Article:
POLICE departments across the country were on high alert this week after the result of the referendum on membership of the European Union led to a string of hate crimes against foreign nationals and ethnic-minority groups over the weekend.
The Bishop of Huntingdon, the Dr David Thomson, said he was “sickened and disturbed” by reports of racist abuse against the Polish community in Cambridgeshire after the UK voted to leave the EU. The Polish community has been targeted: cards reading “no more Polish vermin” were reported to have been posted through letterboxes in Huntingdon, in the diocese of Ely, and racist graffiti was found on the Polish Social and Cultural Association building in Hammersmith, west London, by the Metropolitan Police. It has since been washed off.
“As a Christian, as many of you are, I know that we are called to be one in Christ Jesus, whatever our race or nation,” Dr Thomson wrote on his blog, on Monday. “The attack on you is an attack on me and an attack on all of us: but the love of God will win.”
The Polish ambassador to the UK, Witold Sobkow, also expressed his shock. “We call on all Polish nationals who fall victim of xenophobic abuse and on all witnesses to report such incidents to local authorities,” he said.
A chaplain of the Anglican Church in Warsaw, the Revd David Brown, said this week that, during the campaign, the Polish community in the UK felt that “they were being painted as ‘living off the State’, which in fact is the opposite of the truth. Sadly, they do not feel that they are appreciated as a positive asset to the UK.”
Muslim leaders have also expressed concerns. The Muslim Council of Britain, representing many of the 2.7 million Muslims in the UK, told Reuters that more than 100 hate crimes had been reported since the result. “Our country is experiencing a political crisis which, I fear, threatens the social peace,” the secretary general, Dr Shuja Shafi, said.
This week, a Muslim councillor in Wales was reportedly told to “pack her bags”; two men shouted “We voted for you being out” at a woman wearing a hijab; and the BBC Radio 4 presenter Sima Kotecha was verbally abused while reporting from Basingstoke, Hampshire.
The founder of Tell Mama, a group monitoring attacks on Muslims, Fiyaz Murghal, said that it had also received details of some 30 incidents, including road rage, bar brawls, and verbal abuse.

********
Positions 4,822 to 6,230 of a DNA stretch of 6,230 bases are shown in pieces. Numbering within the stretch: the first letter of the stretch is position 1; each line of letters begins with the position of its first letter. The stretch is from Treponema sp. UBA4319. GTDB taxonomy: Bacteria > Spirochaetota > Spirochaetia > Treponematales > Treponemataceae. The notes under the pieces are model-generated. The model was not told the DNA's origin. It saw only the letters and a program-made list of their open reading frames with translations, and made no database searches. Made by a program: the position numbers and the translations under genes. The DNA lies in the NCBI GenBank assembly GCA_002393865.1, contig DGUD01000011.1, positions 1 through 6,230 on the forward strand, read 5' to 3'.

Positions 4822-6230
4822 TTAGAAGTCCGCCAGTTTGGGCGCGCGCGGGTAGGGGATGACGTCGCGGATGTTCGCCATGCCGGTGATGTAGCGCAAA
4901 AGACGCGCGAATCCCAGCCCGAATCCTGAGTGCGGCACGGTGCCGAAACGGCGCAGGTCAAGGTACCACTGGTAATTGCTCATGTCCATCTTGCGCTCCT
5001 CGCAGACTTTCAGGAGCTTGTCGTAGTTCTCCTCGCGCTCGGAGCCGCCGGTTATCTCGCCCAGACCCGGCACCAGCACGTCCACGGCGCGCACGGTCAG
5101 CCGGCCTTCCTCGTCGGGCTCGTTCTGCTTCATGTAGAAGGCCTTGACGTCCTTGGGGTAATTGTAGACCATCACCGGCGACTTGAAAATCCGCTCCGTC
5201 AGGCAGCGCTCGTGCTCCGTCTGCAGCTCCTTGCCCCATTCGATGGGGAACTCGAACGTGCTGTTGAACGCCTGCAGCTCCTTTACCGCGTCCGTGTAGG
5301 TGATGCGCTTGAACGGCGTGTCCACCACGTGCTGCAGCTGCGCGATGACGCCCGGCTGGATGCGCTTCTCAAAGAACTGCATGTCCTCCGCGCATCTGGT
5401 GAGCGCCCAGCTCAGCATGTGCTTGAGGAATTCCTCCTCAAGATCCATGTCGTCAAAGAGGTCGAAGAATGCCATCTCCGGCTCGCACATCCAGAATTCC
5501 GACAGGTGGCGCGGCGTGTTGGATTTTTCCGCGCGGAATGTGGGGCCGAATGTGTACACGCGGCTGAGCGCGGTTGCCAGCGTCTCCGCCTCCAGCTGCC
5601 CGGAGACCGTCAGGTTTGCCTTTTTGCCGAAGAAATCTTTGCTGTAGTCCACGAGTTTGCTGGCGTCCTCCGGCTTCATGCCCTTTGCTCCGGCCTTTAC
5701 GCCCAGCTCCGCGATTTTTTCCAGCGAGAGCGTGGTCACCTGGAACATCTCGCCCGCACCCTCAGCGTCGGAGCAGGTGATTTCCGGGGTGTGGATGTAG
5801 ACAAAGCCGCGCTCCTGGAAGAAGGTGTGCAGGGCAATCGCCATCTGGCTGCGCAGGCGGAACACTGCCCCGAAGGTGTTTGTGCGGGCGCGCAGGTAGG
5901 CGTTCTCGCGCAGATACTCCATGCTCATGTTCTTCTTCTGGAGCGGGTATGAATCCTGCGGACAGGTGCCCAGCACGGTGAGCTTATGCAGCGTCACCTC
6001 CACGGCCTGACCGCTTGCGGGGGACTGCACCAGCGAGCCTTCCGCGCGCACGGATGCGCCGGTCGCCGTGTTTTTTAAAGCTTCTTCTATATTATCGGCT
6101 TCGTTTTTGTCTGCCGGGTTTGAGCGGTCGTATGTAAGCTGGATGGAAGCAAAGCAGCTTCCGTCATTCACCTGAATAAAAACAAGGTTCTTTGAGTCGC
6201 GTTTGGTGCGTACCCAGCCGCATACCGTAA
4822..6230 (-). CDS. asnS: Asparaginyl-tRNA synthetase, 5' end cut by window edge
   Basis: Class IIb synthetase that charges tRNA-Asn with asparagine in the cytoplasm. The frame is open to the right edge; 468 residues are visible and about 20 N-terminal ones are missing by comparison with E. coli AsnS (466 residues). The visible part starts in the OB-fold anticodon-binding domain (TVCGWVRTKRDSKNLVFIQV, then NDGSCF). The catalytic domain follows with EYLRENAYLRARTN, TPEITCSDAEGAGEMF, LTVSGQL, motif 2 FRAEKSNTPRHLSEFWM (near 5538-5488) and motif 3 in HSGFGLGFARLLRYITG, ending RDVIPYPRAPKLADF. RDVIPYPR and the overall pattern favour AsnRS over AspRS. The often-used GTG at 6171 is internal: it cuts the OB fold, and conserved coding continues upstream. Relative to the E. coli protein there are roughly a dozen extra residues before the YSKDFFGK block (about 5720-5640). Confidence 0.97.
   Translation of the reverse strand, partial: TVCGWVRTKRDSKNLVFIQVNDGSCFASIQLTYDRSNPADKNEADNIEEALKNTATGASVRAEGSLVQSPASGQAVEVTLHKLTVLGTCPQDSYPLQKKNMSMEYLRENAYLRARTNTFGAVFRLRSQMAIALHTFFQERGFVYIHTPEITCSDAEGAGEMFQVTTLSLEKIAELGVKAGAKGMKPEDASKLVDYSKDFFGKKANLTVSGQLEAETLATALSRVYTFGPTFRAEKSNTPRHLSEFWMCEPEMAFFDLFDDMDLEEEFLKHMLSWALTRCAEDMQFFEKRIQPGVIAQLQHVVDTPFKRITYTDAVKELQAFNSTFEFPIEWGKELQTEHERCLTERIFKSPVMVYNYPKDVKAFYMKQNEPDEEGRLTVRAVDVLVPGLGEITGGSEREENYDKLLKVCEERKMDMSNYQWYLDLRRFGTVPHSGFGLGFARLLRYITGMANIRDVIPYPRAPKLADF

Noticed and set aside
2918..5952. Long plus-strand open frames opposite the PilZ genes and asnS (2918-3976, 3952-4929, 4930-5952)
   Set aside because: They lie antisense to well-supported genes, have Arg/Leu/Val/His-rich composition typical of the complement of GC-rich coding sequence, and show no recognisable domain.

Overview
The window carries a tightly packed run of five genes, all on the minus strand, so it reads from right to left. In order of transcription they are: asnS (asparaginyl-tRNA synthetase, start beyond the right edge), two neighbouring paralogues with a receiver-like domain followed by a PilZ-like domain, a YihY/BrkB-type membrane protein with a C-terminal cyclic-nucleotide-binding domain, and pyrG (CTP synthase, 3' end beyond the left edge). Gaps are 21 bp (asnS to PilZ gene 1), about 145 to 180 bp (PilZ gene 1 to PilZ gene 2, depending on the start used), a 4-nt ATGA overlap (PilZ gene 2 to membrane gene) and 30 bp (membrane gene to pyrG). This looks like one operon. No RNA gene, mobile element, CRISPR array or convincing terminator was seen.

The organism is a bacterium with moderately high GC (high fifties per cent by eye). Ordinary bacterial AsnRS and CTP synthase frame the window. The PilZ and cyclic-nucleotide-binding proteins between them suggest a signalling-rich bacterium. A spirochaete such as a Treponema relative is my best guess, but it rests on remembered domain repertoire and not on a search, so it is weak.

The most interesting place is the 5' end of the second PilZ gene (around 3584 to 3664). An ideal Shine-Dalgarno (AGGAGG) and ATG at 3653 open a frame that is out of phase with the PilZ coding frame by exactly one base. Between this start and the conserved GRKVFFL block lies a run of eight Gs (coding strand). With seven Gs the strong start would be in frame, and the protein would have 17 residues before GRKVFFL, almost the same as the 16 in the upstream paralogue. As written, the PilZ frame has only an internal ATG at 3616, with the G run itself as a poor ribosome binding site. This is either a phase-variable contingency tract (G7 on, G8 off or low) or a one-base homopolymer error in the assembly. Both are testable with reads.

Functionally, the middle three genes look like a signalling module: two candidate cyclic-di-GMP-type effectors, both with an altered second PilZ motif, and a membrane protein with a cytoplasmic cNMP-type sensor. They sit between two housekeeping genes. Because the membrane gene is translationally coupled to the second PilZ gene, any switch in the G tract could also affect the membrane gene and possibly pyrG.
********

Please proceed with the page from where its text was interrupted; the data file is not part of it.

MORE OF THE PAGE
“The Brexit vote seems to have given courage to some with deeply prejudicial and bigoted views that they can air them and target them at predominantly Muslim women and visibly different settled communities,” Mr Murghal said.
The Mayor of London, Sadiq Khan, who is himself Muslim, said that he had asked Scotland Yard to be “extra vigilant” in the wake of the incidents. He later said that London values the contribution Europeans made to the city.
“That won’t change,” he said. “The Met has high-visibility police in those areas where people are concerned. We have to make everyone feel confident in the authorities.”
The Prime Minister said on Monday: “We will not stand for hate crime or these kinds of attacks. They must be stamped out.”
The Archbishop of Canterbury, the Chief Rabbi, Ephraim Mirvis, and the Archbishop of Westminster, Cardinal Vincent Nichols, have also condemned the abuse. In a joint letter to The Times, on Friday, they wrote that reports of escalating discord and racial hatred were a cause for “the gravest concern” and that prejudices must be challenged.
“When fear sets in, it is no more than human nature to seek comfort in the familiar. But such fear must not be allowed to breed mistrust of ‘the other’. . . For all that lies outside of our personal control, every person has the power to conquer their own instinct to apportion blame to others for perceived injustice.”
They called on the British public to “recognise personal accountability for their every action, rather than avoiding that responsibility by looking for scape-goats, and to challenge racial and communal prejudice wherever it is found and thus ensure that we are, more than ever, a country united.”